The Journey of Healing will be held on Wednesday May 26 commencing at 6pm. The venue is the Scout Hall, Bilarong Reserve, Wakehurst Parkway, North Narrabeen. On 26 May, 1997, a report tabled in the Federal Parliament shook Australia.

Bringing Them Home detailed painful evidence of the removal of thousands of Aboriginal and Torres Strait Islander children from their families. It recommended that a ‘Sorry Day’ be held. A year later over half a million people responded, signing Sorry Books and taking part in ceremonies on Sorry Day. In May 1999, this people’s movement launched a Journey of Healing.

Sorry Day events are held annually on May 26

This year marks the 6th anniversary of Sorry Day and it is appropriate that the theme for this year is “Unfinished Business”. Seven years have passed since the Bringing Them Home report was tabled in Parliament on May 26, 1997. This report contained 54 main recommendations covering acknowledgement and apology, guarantees against repetition, and restitution and rehabilitation measures.

If one takes account of sub-clauses in the recommendations, there are 83 recommendations. In 2002 Dr Peter O’Brien, assisted by John Bond, prepared a report for the National Sorry Day Committee reporting on the progress in implementing the recommendations of Bringing Them Home. This report asked the question in its title “Are We Helping Them Home?”. It found that despite two rounds of Federal Government funding in 1998 and 2002, where $63 million and $54 million respectively were set aside, this funding “was directed to only 17 of Bringing Them Home recommendations – mainly those dealing with rehabilitation, mental health and family reunion. Some attention was paid to records and languages. Most recommendations received no attention including those dealing with apology and reparations”.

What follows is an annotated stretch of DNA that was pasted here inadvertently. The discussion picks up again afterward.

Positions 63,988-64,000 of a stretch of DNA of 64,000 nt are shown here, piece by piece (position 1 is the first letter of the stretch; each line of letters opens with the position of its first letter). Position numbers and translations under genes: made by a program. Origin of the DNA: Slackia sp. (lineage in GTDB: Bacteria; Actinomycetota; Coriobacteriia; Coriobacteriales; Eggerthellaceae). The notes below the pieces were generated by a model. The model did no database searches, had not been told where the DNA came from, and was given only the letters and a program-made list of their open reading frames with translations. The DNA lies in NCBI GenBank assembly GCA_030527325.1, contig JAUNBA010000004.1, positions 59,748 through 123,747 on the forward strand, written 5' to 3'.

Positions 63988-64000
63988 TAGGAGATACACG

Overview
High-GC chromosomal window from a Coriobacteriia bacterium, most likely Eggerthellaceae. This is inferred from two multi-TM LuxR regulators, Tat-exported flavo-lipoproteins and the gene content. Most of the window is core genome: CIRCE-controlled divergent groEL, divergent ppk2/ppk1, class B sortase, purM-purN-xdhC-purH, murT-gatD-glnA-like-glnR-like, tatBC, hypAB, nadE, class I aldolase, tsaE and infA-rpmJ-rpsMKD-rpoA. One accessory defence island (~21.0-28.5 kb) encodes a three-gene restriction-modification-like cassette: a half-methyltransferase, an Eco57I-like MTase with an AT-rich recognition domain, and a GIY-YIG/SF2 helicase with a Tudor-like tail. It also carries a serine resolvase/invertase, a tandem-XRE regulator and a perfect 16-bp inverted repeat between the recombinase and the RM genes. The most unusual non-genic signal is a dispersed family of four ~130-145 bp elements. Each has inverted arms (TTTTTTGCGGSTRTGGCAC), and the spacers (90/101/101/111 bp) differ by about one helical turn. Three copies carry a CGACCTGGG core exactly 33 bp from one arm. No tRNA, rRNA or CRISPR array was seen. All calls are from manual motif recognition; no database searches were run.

It went on to say that “The failure of the Federal Government to respond to so many of the recommendations has been a serious disappointment. Whilst welcoming the response that has been made, members of the stolen generation remain bewildered and hurt at the lack of commitment which they believe indicates a reluctance to accept as truth what they have related of their experiences”. Unfinished business! The Sorry Day Committee suggest that this theme can be supplemented by subsidiary themes such as ‘It’s time to heal the hurts and right the wrongs’, ‘remembering our mothers and fathers’, or other phrases which Stolen Generation people feel would highlight their concerns. Now is a good time to acknowledge that these initial injustices experienced by the Stolen Generations were further compounded by the experience of the “Stolen Wages”. So it is in this context that the ASG invites residents of the Northern Beaches to participate in the Journey of Healing 2004.

Susan Moylan-Coombs MC ed the evening and weave together a programme that includes an exhibition of art and poetry by local students, dance performances by Aboriginal Dance Troupe Goanna Dreaming, poetry reading, a candlelight ceremony, and the creation of a piece of art guided by artist Nikky McCarthy, followed by a light supper.